Let’s continue working on our ray tracer and pick up where we left off last week. Now that we know how to generate spheres of different materials and know how to look at them from different angles, let’s see how we can generate way more than just 3 spheres.

In pixel.swift let’s create a new random_scene() method:

func random_scene() -> Hitable_list {
    var objects = [Hitable]()
    objects.append(Sphere(c: float3(0, -1000, 0), r: 1000, m: Lambertian(albedo: float3(0.5, 0.5, 0.5))))
    for a in -2..<3 {
        for b in -2..<3 {
            let materialChoice = drand48()
            let center = float3(Float(a) + 0.9 * Float(drand48()), 0.2, Float(b) + 0.9 * Float(drand48()))
            if length(center - float3(4, 0.2, 0)) > 0.9 {
                if materialChoice < 0.8 {   // diffuse

                    let albedo = float3(Float(drand48()) * Float(drand48()), Float(drand48()) * Float(drand48()), Float(drand48()) * Float(drand48()))
                    objects.append(Sphere(c: center, r: 0.2, m: Lambertian(albedo: albedo)))
                } else if materialChoice < 0.95 {   // metal

                    let albedo = float3(0.5 * (1 + Float(drand48())), 0.5 * (1 + Float(drand48())), 0.5 * (1 + Float(drand48())))
                    objects.append(Sphere(c: center, r: 0.2, m: Metal(albedo: albedo, fuzz: Float(0.5 * drand48()))))
                } else {    // glass

                    objects.append(Sphere(c: center, r: 0.2, m: Dielectric()))
                }
            }
        }
    }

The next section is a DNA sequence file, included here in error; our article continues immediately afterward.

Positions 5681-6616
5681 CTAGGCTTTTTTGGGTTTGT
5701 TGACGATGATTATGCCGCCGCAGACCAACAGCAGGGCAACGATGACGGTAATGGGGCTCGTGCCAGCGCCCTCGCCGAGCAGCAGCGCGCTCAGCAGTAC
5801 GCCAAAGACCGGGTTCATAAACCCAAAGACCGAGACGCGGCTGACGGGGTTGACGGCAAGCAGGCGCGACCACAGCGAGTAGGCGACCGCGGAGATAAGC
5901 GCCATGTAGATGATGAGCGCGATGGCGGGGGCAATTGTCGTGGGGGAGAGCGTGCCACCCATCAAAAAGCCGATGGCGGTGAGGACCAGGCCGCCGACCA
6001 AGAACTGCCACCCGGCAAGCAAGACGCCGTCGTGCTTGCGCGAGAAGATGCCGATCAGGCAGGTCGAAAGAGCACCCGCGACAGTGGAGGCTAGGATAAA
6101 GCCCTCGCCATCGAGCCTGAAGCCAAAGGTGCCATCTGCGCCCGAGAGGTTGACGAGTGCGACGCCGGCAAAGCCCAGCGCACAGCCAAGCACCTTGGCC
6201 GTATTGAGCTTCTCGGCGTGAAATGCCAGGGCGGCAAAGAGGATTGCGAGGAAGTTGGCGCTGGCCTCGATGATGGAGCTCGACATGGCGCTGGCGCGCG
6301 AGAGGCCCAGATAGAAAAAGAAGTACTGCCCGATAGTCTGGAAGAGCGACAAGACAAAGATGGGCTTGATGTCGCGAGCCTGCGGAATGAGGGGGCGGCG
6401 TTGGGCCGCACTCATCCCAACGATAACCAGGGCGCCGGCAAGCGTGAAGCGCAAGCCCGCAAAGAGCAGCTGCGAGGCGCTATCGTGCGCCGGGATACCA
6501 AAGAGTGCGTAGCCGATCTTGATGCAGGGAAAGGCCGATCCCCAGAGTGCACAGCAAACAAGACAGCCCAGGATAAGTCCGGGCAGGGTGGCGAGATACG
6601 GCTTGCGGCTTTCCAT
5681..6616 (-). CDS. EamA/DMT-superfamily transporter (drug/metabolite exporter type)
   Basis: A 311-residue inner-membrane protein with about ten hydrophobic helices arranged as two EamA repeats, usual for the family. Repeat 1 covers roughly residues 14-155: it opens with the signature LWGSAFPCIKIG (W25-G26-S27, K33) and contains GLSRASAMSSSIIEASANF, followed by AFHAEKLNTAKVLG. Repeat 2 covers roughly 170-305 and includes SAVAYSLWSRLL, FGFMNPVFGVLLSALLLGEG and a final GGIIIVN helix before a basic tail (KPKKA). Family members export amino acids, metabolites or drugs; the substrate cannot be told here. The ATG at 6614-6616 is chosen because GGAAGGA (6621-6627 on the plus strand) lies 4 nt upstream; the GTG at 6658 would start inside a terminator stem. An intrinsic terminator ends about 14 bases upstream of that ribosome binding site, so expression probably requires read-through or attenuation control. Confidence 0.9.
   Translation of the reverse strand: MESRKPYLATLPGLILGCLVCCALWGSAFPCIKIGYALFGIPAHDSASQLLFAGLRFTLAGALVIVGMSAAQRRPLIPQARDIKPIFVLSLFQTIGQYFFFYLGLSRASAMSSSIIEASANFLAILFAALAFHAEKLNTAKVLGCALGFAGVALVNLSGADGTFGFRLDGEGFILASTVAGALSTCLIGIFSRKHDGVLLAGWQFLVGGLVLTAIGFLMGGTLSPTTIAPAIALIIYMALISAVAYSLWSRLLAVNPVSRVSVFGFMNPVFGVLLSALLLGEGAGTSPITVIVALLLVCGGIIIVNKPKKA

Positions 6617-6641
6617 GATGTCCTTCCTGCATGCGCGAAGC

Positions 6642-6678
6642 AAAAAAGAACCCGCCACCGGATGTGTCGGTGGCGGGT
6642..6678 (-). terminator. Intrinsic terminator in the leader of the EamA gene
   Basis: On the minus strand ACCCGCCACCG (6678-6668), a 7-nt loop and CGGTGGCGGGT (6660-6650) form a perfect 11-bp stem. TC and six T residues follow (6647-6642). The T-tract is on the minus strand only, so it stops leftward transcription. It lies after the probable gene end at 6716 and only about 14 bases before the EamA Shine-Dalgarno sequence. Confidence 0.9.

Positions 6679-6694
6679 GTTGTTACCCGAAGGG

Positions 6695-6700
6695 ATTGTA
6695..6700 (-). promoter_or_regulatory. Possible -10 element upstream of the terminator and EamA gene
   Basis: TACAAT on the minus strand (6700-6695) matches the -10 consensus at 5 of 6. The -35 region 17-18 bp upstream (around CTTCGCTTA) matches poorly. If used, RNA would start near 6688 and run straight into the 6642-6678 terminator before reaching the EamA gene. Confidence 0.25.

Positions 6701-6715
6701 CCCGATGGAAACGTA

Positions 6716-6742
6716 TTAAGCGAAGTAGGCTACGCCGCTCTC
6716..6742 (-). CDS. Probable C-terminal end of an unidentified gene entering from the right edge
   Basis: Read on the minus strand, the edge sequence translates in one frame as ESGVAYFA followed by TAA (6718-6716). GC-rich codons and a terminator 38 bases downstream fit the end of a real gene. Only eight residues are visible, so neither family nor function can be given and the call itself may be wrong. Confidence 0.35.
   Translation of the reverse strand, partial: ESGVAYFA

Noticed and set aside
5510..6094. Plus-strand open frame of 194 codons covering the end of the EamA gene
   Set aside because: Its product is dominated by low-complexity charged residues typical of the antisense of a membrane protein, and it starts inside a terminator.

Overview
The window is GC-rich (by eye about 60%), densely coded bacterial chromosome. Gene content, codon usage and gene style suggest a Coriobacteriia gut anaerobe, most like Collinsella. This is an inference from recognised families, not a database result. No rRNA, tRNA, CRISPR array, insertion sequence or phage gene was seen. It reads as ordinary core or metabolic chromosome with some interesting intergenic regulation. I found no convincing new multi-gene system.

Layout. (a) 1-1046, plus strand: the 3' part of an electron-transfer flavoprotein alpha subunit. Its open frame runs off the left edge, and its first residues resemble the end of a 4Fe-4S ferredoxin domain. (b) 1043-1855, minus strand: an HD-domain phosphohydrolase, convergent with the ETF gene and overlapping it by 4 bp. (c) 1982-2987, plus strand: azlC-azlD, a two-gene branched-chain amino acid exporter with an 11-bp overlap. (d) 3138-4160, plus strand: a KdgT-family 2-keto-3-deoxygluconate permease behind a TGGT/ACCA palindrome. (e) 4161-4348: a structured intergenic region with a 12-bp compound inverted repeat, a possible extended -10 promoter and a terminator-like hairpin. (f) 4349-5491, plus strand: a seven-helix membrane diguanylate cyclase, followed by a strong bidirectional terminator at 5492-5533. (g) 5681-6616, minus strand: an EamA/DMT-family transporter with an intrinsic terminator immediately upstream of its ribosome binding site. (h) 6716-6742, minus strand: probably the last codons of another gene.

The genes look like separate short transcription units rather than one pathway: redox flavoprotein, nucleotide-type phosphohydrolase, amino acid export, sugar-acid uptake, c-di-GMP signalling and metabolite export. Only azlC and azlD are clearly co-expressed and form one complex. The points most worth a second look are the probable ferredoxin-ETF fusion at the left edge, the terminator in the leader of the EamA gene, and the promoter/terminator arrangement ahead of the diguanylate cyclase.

objects.append(Sphere(c: float3(0, 0.7, 0), r: 0.7, m: Dielectric()))
    objects.append(Sphere(c: float3(-3, 0.7, 0), r: 0.7, m: Lambertian(albedo: float3(0.4, 0.2, 0.1))))
    objects.append(Sphere(c: float3(3, 0.7, 0), r: 0.7, m: Metal(albedo: float3(0.7, 0.6, 0.5), fuzz: 0.0)))
    return Hitable_list(list: objects)
}

This method generates roughly 25 smaller spheres and assigns a material to each of them based on a random number that determines whether the sphere material will be lambertian, metal or glass. Then we add each sphere to a list that the function needs to return. We also add the big sphere and the 3 initial smaller spheres we used to have.

Then inside the imageFromPixels() method we replace the code block where we used to add the spheres:

var objects = [Hitable]()
var object = Sphere(c: float3(0, -100.5, -1), r: 100, m: Lambertian(albedo: float3(0.7, 0.23, 0.12)))
objects.append(object)
object = Sphere(c: float3(1, 0, -1), r: 0.5, m: Metal(albedo: float3(0.8, 0.6, 0.2), fuzz: 0.1))
objects.append(object)
object = Sphere(c: float3(-1, 0, -1), r: 0.5, m: Dielectric())
objects.append(object)
object = Sphere(c: float3(-1, 0, -1), r: -0.49, m: Dielectric())
objects.append(object)
object = Sphere(c: float3(0, 0, -1), r: 0.5, m: Lambertian(albedo: float3(0.24, 0.5, 0.15)))
objects.append(object)
let world = Hitable_list(list: objects)

with a single line that creates the random world instead:

let world = random_scene()

I would normally tell you to try rendering the scene now, but there is a great speed up hint I learned from hyperjeff and which allows us to get images of greater quality, much faster. Still inside the imageFromPixels() method, replace the outer loop first line:

for i in 0..<width {

with this block of code:

let queue = dispatch_get_global_queue(DISPATCH_QUEUE_PRIORITY_DEFAULT, 0)
dispatch_apply(width, queue) { i in

By using Grand Central Dispatch threading, the rendering finishes 3 times faster! In the main playground page, see the generated new image:

alt text

This image was generated using a value of ns = 50, a sphere generator range from -7..<7 and an image resolution of 800 x 400. The rendering took 752 seconds to run so if you want a quick, 5-second rendering I suggest using a value of ns = 10, a sphere generator range from -2..<3 and an image resolution of 400 x 200. The source code is posted on Github as usual.

Until next time!